Many Americans are also unaware that a foreign military occupation is a systematic imposition of violence and terror on an entire people. The Americans are not peacekeepers; they are not there to “help” the Iraqi people. At least 24,000 Iraqis languish in American-run prisons. At least 900 of these are juveniles, some of whom are forced to go through a brainwashing program called the House of Wisdom, where US officers arrogantly lecture Muslims about Islam. The Americans are supposed to hand over Iraqi prisoners to Iraqi authorities, but international human rights officials are loath to press the issue because conditions in Iraqi prisons are at least as bad as they were under Saddam. One US officer told me that six years is a life sentence in an Iraqi prison today, because that is your estimated life span there. In the women’s prison in Khadimiya prisoners are routinely raped.
Conditions in Iraqi prisons got much worse during the surge because the Iraqi system could not cope with the massive influx. Even those Iraqis in American detention do not know why they are being held, and they are never visited by defense lawyers. The Americans can hold Iraqis indefinitely, so they don’t even have to be tried by Iraqi courts. A fraction are tried in courts where Americans also testify. But the direct observers I’ve talked to have yet to see a trial where they are convinced the accused is guilty and there is valid evidence that is properly examined, with no coerced confessions. Lawyers don’t see their clients before trials, and there are no witnesses. Iraqi judges are prepared to convict on very little evidence. But even if Iraqi courts find Iraqi prisoners innocent, the Americans sometimes continue to hold them after acquittal. There are currently about 500 of these “on hold” cases. The Americans continue to arrest all men of military age when looking for suspects, to break into homes and traumatize sleeping families and to bomb heavily populated areas, killing civilians routinely. Recently the Americans killed civilians while bombing Tikrit, and now the Americans are serving as the air force for the Shiite militias they are backing–Dawa and the Badr militia–against the rival Sadrists. In the last week of March a one-day curfew was imposed in Baghdad and then extended for additional days; people simply venturing out of their homes were threatened with detention.
Though Americans like John McCain attribute the lull in violence to the surge, the decline coincided almost exactly with Sadr’s decision to impose a freeze, often mistranslated as a cease-fire, on his Mahdi Army militia. This clearly demonstrated who was most responsible for the violence over the past year. It also coincided with another phenomenon that was not part of the American plan but came as a boon to the beleaguered Bush Administration. Members of the Sunni resistance who fought the Americans and engaged in organized crime grew weary of the radicals in Anbar province, who undermined traditional authority figures and harmed smuggling routes. After the resistance groups rebelled against Al Qaeda in Iraq, the Americans started paying other Sunni militias in Baghdad to do the same. But when the Americans tried to repeat the Anbar model in violent Diyala province, they failed.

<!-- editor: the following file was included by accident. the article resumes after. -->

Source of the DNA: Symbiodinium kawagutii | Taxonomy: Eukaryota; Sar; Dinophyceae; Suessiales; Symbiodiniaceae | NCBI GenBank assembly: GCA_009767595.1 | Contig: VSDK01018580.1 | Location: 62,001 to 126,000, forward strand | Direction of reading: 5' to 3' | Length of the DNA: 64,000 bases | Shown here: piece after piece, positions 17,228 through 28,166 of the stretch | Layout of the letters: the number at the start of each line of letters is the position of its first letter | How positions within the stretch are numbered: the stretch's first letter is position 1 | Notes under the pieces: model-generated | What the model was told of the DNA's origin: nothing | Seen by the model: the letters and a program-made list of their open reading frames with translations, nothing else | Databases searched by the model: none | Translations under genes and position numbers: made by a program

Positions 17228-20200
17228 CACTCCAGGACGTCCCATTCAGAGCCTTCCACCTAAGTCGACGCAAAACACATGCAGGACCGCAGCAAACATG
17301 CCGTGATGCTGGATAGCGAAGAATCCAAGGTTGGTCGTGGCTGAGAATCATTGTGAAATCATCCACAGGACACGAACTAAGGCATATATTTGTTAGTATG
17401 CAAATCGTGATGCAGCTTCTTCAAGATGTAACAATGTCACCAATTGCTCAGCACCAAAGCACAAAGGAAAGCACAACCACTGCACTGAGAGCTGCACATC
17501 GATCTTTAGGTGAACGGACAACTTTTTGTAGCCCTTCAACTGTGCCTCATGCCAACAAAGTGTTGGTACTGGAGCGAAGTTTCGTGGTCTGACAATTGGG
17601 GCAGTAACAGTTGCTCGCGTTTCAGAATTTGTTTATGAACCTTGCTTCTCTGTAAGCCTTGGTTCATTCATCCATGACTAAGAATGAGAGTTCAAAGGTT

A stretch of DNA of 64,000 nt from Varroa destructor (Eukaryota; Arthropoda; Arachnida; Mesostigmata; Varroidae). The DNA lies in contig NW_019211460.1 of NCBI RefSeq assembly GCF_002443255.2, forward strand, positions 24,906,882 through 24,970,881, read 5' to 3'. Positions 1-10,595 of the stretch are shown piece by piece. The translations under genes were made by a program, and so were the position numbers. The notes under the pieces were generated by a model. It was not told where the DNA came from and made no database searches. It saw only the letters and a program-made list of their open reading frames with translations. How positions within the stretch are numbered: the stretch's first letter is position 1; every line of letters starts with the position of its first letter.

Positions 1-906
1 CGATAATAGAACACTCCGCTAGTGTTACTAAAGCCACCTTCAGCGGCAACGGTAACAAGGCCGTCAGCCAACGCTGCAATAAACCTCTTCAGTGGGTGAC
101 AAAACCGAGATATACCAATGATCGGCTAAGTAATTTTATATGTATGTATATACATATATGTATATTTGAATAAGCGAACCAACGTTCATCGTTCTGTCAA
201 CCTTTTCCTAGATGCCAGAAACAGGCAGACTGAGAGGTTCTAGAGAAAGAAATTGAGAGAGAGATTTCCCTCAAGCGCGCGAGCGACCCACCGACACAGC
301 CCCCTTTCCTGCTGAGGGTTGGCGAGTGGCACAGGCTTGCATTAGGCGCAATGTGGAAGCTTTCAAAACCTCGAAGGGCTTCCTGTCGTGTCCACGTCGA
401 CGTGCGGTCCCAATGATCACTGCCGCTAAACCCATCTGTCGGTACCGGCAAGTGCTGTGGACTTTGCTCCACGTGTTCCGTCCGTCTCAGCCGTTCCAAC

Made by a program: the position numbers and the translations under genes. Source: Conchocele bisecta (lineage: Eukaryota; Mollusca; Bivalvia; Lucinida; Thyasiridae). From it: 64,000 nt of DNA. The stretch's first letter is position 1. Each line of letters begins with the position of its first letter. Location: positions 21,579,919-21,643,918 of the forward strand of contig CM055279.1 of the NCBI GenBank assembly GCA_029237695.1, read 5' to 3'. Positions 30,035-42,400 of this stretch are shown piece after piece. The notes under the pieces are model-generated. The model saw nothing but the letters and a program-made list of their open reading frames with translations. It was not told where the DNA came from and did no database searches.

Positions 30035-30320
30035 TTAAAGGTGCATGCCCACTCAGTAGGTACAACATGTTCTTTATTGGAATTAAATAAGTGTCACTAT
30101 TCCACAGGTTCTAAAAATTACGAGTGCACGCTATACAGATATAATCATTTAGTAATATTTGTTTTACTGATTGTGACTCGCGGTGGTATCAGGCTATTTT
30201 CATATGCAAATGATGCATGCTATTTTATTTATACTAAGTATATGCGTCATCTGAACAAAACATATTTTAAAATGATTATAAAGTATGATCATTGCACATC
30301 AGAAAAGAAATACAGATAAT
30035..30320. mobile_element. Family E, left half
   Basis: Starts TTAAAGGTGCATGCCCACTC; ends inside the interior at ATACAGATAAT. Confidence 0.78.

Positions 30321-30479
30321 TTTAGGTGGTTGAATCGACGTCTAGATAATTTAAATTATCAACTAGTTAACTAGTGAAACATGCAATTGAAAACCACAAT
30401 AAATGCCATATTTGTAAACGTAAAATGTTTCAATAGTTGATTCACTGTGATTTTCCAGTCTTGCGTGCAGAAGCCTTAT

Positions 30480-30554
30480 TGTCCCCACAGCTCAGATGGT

In Baghdad the small Sunni militias that Americans pay view themselves not as security guards or concerned citizens but as part of a Sunni movement to take back their country from the Shiites. This is a nightmare for the Iraqi government, which succeeded in expelling most of Baghdad’s Sunnis and turning the capital into a mostly Shiite city. Now, thanks to the Americans, the Sunnis, formerly on the run, once again control their own territory. The Americans have never grasped the importance of ideology and resistance to occupation. They insist that Iraqis join militias and the resistance for the money, and so they believe that Iraqis are joining American-backed militias for the money too. But the Sunnis the Americans are paying today joined the resistance out of a desire to fight the occupiers, to protect themselves, to seize power, to kill Shiites and “Persians,” for an array of reasons, none of them financial. Likewise, men joined the Mahdi Army, which does not provide salaries, not for the money but out of loyalty to the Sadrist movement, out of solidarity with their Shiite brethren or out of fear of Sunni attack. Until late March the Mahdi Army was consolidating its forces, ridding itself of unruly elements and waiting out the surge. Sunnis and Shiites were preparing to resume fighting. But even among Shiites, there is no unity. Likewise there is no Sunni unity, and various Sunni militias compete for power and resources. When fighting resumes, we could see wholesale slaughter. Syria and Jordan, the main safe havens for Iraqis in the first round of the civil war, have now virtually closed their borders to refugees. Eleven of Iraq’s eighteen governorates have closed their borders to internally displaced Iraqis. There will be nowhere to run when round two of the civil war begins.